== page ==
In the Old Testament today in Ezekiel 34 God, speaking through his prophet Ezekiel, castigates the religious leaders of Israel and tells them that they are greedy, selfish shepherds who care more about themselves than they do for the sheep! Their crimes were that they had done the following
· They only take care of themselves

· They ate and clothed themselves but they did not take care of the flock. 

· They have not strengthened the weak or healed the sick or bound up the injured.

· They have not brought back the strays or searched for the lost

· They have ruled the people harshly and brutally

Note that the things which Jesus accuses the religious leaders of is not the stuff people might think of as being particularly religious. Jesus is saying to the Jewish religious leaders, you are just not nice. The people deserved better than this and as a consequence the religious leaders would be shepherds no more. They had their chance, and blew it! The point Jesus wanted to make was that this did not mean that the people were not going to have a shepherd. God was intervening himself and he would ensure that the sheep were properly looked after. He would make sure they had pasture, that they had safety, that the lost were found and the weak restored and the injured healed. There would be a new justice.

Shepherding life in first century Palestine may be a long way away from our understanding of how people behave who look after sheep today, nevertheless we can make sense of what Jesus is saying. Jesus knows that being a real shepherd was not a great career move, it was not a profession for those who were fainthearted and there might be a real cost to pay. A real shepherd might have to risk his own life for the sheep, and Jesus knows what that means for him as he would soon give of his own life on the cross. So when Jesus tells us that he is our Good Shepherd what he is saying is that he will be with us when things are tough. That is what real shepherds do, listen to Psalm 23

The Lord is my shepherd I shall not want he maketh me to lie down in green pasture he leadeth me beside still water, he restoreth my soul, yea though I walk through the valley of the shadow of death, I will fear nor evil for thou art with me, thy rod and thy staff they comfort me. ……

Why does the fact that a shepherd has staff bring us any comfort? It is because the shepherd uses his weapons to protect the sheep from the enemy. Wolves or robbers who came by would have to face combat. Jesus is saying that real shepherds don’t just look after themselves, they look after the sheep, even if that means that they have to put themselves in harms way. Jesus is saying that he is not just your fair-weather friend. Fairweather friends are folks who will stand by you when there is no risk, but when trouble inevitably comes along, when bad things happen, they disappear. They run away because they really only think of themselves. Jesus is not a fair-weather friend, he promises to be with us when things get tough or when there is something which is a real problem. He won’t just stand by you he will lay down his life for yours.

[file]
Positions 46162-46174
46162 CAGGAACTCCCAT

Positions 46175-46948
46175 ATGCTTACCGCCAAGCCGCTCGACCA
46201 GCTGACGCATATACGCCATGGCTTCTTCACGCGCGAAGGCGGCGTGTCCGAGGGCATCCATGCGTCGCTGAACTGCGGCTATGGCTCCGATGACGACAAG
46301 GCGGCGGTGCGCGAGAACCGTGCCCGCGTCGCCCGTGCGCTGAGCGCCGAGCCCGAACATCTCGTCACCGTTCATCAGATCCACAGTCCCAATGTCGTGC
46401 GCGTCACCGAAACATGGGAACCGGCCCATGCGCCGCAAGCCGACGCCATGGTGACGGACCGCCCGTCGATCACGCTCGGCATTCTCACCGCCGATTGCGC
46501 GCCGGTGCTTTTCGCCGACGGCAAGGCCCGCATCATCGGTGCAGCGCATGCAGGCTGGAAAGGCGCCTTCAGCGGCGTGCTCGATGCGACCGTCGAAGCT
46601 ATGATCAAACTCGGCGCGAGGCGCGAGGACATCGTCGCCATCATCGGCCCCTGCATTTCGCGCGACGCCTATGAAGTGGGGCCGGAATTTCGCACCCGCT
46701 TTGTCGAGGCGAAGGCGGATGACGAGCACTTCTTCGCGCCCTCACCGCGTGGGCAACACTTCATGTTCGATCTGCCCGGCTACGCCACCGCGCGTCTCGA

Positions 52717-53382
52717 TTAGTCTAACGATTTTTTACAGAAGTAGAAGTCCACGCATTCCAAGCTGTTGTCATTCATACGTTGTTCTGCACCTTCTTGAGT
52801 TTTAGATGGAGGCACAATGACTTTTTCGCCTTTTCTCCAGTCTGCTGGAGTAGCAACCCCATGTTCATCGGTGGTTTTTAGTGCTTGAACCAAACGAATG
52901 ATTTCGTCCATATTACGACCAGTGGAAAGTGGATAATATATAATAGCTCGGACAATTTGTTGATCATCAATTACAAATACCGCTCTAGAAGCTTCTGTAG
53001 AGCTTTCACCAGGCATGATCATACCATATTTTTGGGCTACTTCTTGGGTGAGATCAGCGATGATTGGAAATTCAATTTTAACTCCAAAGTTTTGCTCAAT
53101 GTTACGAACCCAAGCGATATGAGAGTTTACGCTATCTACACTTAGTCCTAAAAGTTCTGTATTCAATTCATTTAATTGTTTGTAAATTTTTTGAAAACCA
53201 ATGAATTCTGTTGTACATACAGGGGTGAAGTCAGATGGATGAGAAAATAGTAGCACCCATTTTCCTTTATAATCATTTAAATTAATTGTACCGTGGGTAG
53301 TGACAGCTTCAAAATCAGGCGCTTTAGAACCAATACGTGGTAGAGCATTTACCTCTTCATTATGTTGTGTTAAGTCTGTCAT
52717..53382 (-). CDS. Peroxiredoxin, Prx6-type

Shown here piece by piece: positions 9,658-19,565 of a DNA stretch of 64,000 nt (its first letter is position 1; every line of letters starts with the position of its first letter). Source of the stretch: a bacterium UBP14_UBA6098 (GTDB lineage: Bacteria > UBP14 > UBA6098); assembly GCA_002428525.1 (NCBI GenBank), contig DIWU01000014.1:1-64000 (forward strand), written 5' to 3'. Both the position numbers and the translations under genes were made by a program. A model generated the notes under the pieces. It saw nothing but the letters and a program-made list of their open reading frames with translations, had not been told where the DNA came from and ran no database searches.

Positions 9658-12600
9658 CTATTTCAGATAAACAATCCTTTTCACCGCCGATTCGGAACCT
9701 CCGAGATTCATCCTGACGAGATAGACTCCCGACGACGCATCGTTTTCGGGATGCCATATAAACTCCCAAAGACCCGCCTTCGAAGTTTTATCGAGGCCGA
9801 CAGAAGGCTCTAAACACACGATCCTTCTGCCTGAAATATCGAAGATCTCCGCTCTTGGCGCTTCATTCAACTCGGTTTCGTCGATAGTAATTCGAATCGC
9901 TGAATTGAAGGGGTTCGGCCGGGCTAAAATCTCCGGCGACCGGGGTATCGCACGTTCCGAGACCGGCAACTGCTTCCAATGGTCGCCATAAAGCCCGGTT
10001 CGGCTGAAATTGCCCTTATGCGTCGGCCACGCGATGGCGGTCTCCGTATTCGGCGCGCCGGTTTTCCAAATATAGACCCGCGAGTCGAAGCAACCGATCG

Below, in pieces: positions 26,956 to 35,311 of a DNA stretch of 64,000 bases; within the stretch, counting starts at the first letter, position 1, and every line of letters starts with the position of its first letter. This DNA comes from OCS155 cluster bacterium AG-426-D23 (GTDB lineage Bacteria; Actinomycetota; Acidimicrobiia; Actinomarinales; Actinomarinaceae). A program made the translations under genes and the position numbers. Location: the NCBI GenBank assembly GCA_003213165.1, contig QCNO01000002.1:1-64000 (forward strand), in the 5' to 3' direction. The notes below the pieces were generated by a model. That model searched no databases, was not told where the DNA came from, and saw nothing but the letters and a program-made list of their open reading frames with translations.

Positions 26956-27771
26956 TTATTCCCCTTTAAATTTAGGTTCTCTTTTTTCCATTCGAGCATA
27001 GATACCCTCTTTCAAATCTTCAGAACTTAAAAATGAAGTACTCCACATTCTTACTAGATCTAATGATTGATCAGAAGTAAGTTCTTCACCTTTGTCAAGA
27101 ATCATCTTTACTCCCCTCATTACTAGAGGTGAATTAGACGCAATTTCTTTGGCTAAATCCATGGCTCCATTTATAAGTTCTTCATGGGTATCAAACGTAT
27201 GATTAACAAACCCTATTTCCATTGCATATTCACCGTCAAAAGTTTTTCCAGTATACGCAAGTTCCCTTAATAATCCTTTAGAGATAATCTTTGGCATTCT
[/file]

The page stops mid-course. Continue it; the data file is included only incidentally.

We know that this aspect of being a shepherd is important for Jesus. Jesus told his disciples that for him as shepherd every sheep is valuable. There will be no sheep which is considered expendable. None shall be lost, Jesus will seek them out. The Good Shepherd cares for the sheep, he loves the sheep, so much so that he will lay down his own life for the sheep. It seems hard for us that Jesus could be concerned about each one of us, surely the greater good is more important, one solitary life cannot be that important? Yet we know that Jesus counts every single person as important, irrespective of whether or not they are lovely looking or specially talented. Jesus went out of his way to call out the unlovely and the unloved, the ones with broken bodies, the ones with wounded minds, the ones considered by others to be best left alone. Jesus gathered them in so that none shall be lost, all are valuable, all are loved.

Jesus also says that when he speaks we will hear his voice, just as a sheep recognises the shepherd.

What Jesus is saying is that if you listen to his voice you will not find a theory or a religious idea, or even a creed by which to live, you will find him. Jesus is saying that he knows you, he knows your name. He doesn’t care if you are beautiful, or clever, or popular or messed up and frightened and lonely. Jesus worries about all the sheep and considers them all of value. He knows what worries and upsets you, he knows your needs, what you care about and he wants to share your life. So today is the Sunday of the Good Shepherd and a great time to take time to listen, to hear what Jesus might be saying to you. Nobody is left out, he speaks to every one here and laid down his life out of love for each one of us.


Billy Graham will be remembered as the person who preached the gospel to more people in person than any other in the history of Christianity. He was very opinionated and influential and his views were sought on many issues by the presidents of the United States. However as he studied scripture his views matured throughout his ministry. For example his early crusades had racially segregated audiences, but he realised this was wrong and during a 1953 rally in Chattanooga, Tennessee, Graham tore down the ropes that organizers had erected in order to segregate the audience into racial sections. In his memoirs, he recounted that he told two ushers to leave the barriers down "or you can go on and have the revival without me."